#Christianfail: What to Do When You Fail Jesus

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I see #momfail on social media regularly. We all have those moments when, whether by accident, or through hasty reactions, we fail our children. But what about when we fail our Lord? #Christianfail. What can we do when we damage our witness and fail to set a Christ-like example, especially in our relationships with others?

#christianfail I Want them to remember

We probably fail as Christians even more than we fail as moms, but it’s harder to admit. We don’t put it out there for others to laugh at like #momfail. We like everyone to think we always react in a godly way and represent Christ well, especially in public.

Though my situation was not a “big deal,” this is not an easy post for me to share, but this is just one of the times when I must say #Christianfail.

But, . . . thank God for grace!

Unnecessary or redundant paperwork is one of my pet peeves. I’m not sure if it is because I have so many other things I could be doing with my time, or if it is just a symptom of laziness. I cannot stand filling out the same information that an office already has in their computer system and files. I am so thankful for those who just allow me to initial as correct or update a printout of my information.

Some offices require people to complete forms yearly. Though that doesn’t sound like much, when you multiply 2-4 pages by 3 or 4 kids, it mentally exhausts me! (Usually, I try to combine dental and medical checkups with at least 3 kids at a time. Otherwise, as a family with seven kids, we would be in the doctor or dentist office every month.)#christianfail

On a previous visit to a particular office, I had complained a little about the paperwork, but at the following visit I “couldn’t” take it anymore. The office worker said “they” require new paperwork every calendar year. Even if I had been in recently, once January came, I must fill it out again. I audaciously wanted to know who the “they” were that required this unnecessary effort on my part.

When I sat down to fill out the papers, the owner, who had overheard the conversation, walked in. She was livid.

Apparently, my words sounded much more offensive than I intended, but isn’t that usually the case?

Christians are hypocrites.

So many times those who are not Christians talk about the hypocritical nature of those who claim to follow Jesus. It’s no secret: Christians do not always act like Christ.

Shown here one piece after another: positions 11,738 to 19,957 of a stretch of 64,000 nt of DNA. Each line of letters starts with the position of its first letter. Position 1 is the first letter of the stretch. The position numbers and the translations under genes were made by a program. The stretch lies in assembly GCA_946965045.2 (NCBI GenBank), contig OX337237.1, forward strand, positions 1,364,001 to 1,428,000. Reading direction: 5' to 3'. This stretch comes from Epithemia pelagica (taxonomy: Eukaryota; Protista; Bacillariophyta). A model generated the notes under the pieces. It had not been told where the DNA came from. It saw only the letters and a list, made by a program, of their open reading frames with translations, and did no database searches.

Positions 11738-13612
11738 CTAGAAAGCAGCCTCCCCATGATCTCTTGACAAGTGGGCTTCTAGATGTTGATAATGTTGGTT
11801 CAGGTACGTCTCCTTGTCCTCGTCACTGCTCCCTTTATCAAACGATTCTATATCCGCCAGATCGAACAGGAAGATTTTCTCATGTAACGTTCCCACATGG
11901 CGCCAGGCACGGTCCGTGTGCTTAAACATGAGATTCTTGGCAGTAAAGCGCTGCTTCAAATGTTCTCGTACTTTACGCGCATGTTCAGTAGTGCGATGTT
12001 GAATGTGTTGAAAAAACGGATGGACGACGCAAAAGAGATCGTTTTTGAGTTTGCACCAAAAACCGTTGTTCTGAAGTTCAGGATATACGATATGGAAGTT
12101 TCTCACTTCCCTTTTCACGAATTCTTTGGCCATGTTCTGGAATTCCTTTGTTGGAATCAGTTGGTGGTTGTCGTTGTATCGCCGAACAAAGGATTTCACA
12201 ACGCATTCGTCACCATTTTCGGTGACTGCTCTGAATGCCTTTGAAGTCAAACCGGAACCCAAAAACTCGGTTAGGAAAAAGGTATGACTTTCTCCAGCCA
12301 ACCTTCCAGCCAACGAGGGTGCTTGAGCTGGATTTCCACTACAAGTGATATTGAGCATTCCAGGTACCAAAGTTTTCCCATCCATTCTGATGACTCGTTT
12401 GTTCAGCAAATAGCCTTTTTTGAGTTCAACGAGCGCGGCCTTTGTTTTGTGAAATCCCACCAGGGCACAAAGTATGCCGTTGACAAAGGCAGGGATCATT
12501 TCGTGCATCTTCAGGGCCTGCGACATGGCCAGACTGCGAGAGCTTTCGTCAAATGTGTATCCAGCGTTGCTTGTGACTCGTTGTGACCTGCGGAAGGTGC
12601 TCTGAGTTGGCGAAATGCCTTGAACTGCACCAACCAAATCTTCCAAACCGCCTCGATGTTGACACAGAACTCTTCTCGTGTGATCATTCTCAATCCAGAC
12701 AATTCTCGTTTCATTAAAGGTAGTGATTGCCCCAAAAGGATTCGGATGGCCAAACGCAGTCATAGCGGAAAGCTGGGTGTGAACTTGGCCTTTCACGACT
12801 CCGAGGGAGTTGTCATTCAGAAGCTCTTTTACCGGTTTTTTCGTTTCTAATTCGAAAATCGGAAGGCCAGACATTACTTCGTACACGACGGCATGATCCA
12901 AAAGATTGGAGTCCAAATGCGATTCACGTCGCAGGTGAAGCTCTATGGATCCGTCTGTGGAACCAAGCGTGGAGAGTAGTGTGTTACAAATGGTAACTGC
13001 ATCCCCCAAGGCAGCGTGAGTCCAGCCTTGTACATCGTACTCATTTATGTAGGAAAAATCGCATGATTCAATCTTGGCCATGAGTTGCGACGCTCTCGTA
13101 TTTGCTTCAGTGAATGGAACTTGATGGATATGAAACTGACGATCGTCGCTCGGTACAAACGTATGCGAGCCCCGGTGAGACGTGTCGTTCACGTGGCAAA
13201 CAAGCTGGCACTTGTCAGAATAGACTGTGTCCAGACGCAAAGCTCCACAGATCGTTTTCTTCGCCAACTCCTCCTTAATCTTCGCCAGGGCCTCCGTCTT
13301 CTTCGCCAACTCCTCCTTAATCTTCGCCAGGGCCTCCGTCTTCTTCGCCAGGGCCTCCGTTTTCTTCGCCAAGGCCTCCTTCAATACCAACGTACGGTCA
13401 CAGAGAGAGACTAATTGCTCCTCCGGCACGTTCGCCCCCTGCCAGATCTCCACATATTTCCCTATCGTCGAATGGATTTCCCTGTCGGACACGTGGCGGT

Maybe if we as Christians admit our mistakes (sins), followed by #Christianfail, rather than a cause for a laugh or SMH, other believers will pray for us and learn from our failures. Maybe Christians will realize they are not alone in their struggles, and unbelievers will know we are real people and not “holier than thou” types who look down on sinners.

I am not a Christian because I am a good person.

On the contrary, I am a Christian because I am NOT a good person.

I am not a Christian because I am a good person. On the contrary, I am a Christian because I am NOT a good person.Click To Tweet

I am selfish. I speak before I think. I get it wrong– a lot.

I sin. That’s why I need Jesus and His grace.

Jesus never sinned. So He alone could be the perfect sacrifice to pay the penalty for my sins. Through repentance and faith in Jesus, I, an undeserving sinner, receive forgiveness. Not once, but every time I ask. (1 John 1:9)

This is why Christianity is different from other religions. Every other religion in some way depends on working hard to be good enough. Christianity recognizes no one can be good enough because no one is perfect.

If you want to know more about being a Christian, please read Know Jesus, Share Jesus.

I immediately regretted my words in the office. I blamed my attitude partly on the emotions of being “paper pregnant” and sick of all the adoption paperwork with the endless waiting, but no excuse is a good excuse for rude, unChrist-like behavior.